Former President Obama placed blame on tech companies for failing to address the disinformation problem he said the industry has amplified during a speech Thursday at Stanford University.
The new information ecosystem, fueled by the rise of dominant social media platforms, is “turbocharging some of humanity’s worst impulses,” he said in the roughly hourlong speech.
“But not all problems we’re seeing now are an inevitable byproduct of this new technology. They’re also the result of very specific choices, made by the companies that have come to dominate the internet generally, and social media platforms in particular. Decisions that intentionally or not have made democracies more vulnerable,” he said.
Certain features, such as the “veil of anonymity” online, have compounded the problem, he said.
Obama highlighted the real-world impacts of the spread of disinformation, discussing the spread of false information about the COVID-19 pandemic and vaccines, 2020 election conspiracies that fueled the violent riot at the Capitol last year and Russian disinformation campaigns leading up to the invasion of Ukraine.
“People like [Russian President Vladimir] Putin, and Steve Bannon for that matter, understand it’s not necessary for people to believe this information in order to weaken democratic institutions. You just have to flood a country’s public square with enough raw sewage. You just have to raise enough questions, spread enough dirt, plant enough conspiracy theorizing, that citizens no longer know what to believe,” Obama said. Bannon is a former strategist for former President Trump.
“Once they lose trust in their leaders, mainstream media, in political institutions, in each other, the possibility of truth — the game’s won,” he added.
Obama has in recent months taken a more active role in the public conversation around mitigating disinformation. Earlier this month, he spoke on the topic at a conference organized by the University of Chicago and The Atlantic.
On Thursday, the former president advocated for a multipronged approach to combat disinformation — including from government reform, tech employee-led change and a shift in the way users consume news and information online.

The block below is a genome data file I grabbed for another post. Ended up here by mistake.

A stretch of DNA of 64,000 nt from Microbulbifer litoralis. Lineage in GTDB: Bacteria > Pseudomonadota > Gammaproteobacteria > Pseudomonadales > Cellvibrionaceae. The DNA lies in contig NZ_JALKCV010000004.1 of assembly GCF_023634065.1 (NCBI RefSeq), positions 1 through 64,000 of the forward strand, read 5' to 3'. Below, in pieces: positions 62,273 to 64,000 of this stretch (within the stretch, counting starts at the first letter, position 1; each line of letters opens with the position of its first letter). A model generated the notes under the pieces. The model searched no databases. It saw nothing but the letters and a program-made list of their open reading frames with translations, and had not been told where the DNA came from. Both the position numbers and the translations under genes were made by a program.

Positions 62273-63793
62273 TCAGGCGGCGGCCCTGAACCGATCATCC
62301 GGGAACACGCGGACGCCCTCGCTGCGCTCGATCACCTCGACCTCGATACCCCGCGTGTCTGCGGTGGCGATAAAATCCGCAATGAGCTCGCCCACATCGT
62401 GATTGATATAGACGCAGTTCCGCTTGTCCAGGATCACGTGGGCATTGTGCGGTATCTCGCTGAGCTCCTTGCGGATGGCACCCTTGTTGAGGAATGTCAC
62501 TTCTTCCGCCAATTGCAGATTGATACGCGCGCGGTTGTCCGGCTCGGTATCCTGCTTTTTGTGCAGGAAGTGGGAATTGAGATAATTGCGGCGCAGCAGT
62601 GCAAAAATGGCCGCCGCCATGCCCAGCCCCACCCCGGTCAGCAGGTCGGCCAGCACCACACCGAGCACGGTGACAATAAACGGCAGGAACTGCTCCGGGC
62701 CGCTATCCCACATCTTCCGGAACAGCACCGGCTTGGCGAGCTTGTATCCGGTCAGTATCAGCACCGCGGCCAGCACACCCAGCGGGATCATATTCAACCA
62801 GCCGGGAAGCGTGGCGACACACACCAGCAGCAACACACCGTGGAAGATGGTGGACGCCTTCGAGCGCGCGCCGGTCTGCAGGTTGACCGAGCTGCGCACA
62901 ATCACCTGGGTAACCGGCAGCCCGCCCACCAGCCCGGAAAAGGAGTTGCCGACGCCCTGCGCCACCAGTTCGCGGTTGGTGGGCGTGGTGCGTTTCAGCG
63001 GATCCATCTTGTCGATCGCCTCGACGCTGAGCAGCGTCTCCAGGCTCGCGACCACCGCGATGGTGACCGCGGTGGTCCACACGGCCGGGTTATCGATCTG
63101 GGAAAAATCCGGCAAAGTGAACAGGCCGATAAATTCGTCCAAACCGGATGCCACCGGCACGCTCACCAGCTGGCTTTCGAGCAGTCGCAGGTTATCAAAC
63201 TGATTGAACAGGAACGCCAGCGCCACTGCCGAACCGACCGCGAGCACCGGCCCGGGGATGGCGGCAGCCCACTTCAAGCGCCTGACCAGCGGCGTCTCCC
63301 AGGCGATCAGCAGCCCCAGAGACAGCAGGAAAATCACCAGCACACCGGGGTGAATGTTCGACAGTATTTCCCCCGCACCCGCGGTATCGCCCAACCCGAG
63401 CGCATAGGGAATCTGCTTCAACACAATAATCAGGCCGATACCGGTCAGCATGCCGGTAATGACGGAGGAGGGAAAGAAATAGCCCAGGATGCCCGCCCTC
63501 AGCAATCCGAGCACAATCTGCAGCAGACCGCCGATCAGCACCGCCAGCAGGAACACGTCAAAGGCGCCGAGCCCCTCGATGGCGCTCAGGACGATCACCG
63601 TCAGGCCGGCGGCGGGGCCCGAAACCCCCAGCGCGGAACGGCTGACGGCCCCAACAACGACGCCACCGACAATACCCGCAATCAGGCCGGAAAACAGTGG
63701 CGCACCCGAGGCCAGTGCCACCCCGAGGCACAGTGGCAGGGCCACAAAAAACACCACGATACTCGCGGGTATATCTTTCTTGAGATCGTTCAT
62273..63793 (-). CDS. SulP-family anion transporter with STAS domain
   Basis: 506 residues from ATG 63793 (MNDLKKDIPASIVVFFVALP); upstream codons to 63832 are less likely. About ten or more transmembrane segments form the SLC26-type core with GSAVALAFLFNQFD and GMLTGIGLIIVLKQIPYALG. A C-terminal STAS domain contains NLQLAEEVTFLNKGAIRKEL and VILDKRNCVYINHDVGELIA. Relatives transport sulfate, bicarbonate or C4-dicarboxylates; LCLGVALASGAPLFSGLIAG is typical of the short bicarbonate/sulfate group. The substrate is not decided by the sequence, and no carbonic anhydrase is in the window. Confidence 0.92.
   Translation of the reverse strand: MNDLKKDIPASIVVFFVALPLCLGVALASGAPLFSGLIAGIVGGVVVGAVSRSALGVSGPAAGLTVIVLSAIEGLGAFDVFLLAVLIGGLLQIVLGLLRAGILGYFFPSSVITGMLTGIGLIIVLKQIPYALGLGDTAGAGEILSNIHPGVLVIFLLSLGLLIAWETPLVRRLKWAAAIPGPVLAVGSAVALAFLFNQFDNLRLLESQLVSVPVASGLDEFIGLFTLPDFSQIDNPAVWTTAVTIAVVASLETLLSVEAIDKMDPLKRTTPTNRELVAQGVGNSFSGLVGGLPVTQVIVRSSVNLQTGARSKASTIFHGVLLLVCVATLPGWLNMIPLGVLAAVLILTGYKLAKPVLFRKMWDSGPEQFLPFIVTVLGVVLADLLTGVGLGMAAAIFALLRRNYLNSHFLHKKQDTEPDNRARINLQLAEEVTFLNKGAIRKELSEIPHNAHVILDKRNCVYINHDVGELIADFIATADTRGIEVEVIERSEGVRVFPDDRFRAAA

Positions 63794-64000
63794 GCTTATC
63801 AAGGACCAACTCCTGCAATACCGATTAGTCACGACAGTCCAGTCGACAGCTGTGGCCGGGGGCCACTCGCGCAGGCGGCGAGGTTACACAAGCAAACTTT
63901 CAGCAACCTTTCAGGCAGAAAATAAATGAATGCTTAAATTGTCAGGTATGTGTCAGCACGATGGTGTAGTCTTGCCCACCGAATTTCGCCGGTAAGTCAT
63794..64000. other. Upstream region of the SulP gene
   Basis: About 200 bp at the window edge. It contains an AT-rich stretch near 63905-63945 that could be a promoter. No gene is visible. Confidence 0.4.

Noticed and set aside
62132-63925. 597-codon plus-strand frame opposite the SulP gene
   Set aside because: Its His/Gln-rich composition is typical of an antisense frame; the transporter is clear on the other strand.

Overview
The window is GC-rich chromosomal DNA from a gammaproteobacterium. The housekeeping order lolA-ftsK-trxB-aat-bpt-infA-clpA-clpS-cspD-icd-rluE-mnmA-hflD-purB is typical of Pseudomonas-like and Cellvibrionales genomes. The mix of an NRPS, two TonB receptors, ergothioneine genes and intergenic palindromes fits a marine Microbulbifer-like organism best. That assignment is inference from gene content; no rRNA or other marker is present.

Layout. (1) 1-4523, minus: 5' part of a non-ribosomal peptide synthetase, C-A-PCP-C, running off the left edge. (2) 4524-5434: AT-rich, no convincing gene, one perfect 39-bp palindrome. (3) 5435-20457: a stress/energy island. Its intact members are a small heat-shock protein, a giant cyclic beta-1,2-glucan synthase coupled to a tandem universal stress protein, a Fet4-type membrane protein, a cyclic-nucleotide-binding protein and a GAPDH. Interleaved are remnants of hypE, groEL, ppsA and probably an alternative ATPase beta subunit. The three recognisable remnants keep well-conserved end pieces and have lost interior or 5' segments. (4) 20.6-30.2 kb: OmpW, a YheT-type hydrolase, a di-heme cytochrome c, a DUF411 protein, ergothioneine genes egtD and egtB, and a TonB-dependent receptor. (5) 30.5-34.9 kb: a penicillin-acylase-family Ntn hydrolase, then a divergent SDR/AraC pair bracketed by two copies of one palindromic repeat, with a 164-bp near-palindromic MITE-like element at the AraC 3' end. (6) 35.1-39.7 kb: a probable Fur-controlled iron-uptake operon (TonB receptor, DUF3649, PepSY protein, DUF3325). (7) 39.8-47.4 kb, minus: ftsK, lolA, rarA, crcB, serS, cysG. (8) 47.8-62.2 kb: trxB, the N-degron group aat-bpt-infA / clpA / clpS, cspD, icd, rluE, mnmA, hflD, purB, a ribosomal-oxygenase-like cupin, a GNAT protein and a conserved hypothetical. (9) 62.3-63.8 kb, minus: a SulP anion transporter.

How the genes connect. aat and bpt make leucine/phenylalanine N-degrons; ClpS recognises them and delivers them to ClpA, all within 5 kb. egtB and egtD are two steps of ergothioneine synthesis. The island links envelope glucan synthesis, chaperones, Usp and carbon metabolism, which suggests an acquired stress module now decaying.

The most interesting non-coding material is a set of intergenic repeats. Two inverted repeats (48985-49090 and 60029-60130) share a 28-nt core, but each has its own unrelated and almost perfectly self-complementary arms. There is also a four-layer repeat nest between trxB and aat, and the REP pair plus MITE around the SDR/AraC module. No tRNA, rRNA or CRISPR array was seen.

“At the end of the day the internet is a tool, social media is a tool. At the end of the day tools don’t control us. We control them. And we can remake them,” Obama said.
“It’s up to each of us to decide what we value and then use the tools we’ve been given to advance those values. And I believe we should use every tool at our disposal to secure our greatest gift —a government of, by and for the people, for generations to come,” he said.
Without going into specific detail, Obama offered support to plans to reform Section 230 of the Communications Decency Act, which gives tech companies a legal liability shield from content posted by third parties. The controversial measure has been attacked by lawmakers on both sides of the aisle, though there is little bipartisan consensus on how to reform it.
But he said the issue must also be addressed within the industry.
“These companies need to have some other North star other than just making money and increasing market share. Fix the problem that in part they helped create, but also to stand for something bigger,” he said.
“And to the employees of these companies and to the students here at Stanford who might well be future employees of these companies: You have the power to move things in the right direction. You can advocate for change, you can be part of this redesign — and if not, you can vote with your feet and go and work with companies that are trying to do the right thing,” he added.
In addition to changes on the “supply” side, there needs to be a shift within the “demand,” he said.
That change starts with “breaking through our information bubbles,” he said.
“I understand that there are a whole bunch of people in this country who have views diametrically opposed to mine. I promise they tell me all the time. I get it. I’m not suggesting that all of us have to spend our days reading opinions we disagree with or looking for media stories that fundamentally don’t share our values. But it is possible to broaden our perspectives,” he said.
Author: Rebecca Klar